Like nonprofit employees, volunteers can also exit when they get frustrated and fed up. The reasons for disengagement are similar, and while it might seem easier for volunteers to leave a nonprofit since they’re not held to an employment contract, that doesn’t mean it’s any less painful when they’re passionate about the mission. As Sally Helgesen described, “Volunteers … work not for money but because they want to give back, make a difference, change the world. They work because they want to matter. Volunteers can, and will, quit the moment they feel undervalued.”
This would be a great place to work if it weren’t for the [expletive] volunteers!
Example #1. A nonprofit board member described frustration with an executive director’s lack of respect for volunteers. “It makes me feel that my personal contributions of time and talent are not valued, even though I am a top donor. The executive is stuck in a rut, verbally… [focusing] on perceived staff board shortfalls. Why have I stayed?… I am passionate about the organization’s mission and continue to hope that eventually… with the staff changeover, we’ll be able to use the enthusiasm and ideas [to make a difference] that the Board has proposed.”
Example #2. In response to increasing volunteer disengagement, a member-based organization set up a volunteer engagement task force comprised of volunteers and senior staff. Under the task force’s direction, a survey was conducted of current and past volunteer leaders to gain better understanding of volunteer perceptions and expectations. Resulting recommendations called for more intentional volunteer management and oversight. Staff responded by developing a volunteer philosophy and creating a volunteer leader advocacy position to implement a volunteer engagement and recognition plan – all done without volunteer input!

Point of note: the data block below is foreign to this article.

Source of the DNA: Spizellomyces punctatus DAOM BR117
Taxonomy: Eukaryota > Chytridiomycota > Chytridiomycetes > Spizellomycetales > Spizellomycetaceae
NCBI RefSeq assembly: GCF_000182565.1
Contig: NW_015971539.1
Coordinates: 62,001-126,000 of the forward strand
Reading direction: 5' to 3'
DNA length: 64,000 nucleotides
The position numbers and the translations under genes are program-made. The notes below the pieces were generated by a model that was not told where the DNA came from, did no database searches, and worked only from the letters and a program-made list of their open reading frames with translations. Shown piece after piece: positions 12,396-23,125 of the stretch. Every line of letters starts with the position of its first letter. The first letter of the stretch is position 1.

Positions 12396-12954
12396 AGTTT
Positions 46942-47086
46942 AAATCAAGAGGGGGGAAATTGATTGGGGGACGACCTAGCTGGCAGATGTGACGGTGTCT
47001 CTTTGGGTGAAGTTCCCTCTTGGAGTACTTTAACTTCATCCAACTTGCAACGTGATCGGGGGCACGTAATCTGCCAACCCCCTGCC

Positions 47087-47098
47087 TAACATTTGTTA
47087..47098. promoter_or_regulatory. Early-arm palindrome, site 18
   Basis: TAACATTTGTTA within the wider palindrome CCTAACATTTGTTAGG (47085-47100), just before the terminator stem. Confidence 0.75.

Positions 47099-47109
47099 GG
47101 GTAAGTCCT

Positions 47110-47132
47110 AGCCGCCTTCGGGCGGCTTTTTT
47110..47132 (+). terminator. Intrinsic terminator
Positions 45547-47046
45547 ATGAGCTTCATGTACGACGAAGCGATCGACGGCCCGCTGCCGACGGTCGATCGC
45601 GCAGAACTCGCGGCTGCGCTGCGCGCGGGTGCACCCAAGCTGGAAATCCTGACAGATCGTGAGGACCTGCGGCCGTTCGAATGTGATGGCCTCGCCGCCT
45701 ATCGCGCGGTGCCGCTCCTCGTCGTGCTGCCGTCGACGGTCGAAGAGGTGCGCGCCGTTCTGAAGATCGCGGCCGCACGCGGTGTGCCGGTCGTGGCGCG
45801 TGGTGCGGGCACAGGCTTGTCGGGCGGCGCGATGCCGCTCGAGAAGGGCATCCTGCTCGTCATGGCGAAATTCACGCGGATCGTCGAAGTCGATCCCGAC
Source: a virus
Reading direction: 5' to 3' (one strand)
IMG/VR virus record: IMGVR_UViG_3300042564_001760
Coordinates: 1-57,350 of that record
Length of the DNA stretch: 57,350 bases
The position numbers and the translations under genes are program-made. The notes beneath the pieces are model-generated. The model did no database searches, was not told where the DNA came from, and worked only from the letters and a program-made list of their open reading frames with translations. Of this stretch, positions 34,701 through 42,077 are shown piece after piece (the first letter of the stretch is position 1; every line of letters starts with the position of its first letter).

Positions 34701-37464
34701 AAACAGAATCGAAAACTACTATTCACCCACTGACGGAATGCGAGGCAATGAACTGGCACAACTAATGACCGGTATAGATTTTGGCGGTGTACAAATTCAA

Volunteer Talent or Disposable Commodity?
The difference in how your volunteers are treated depends on the tone set by the person in charge. People have to matter as much as the mission.
“Eliciting superior performance from people requires making them feel as if they matter, as if they’re contributing, as if they’re making a difference. …Only an inspiring, trustworthy, respectful, and inclusive leader can attract and retain volunteers over the long run.” [Source: Sally Helgesen, “Why Mattering Matters,” Shine a Light, Leader to Leader Institute, 2005]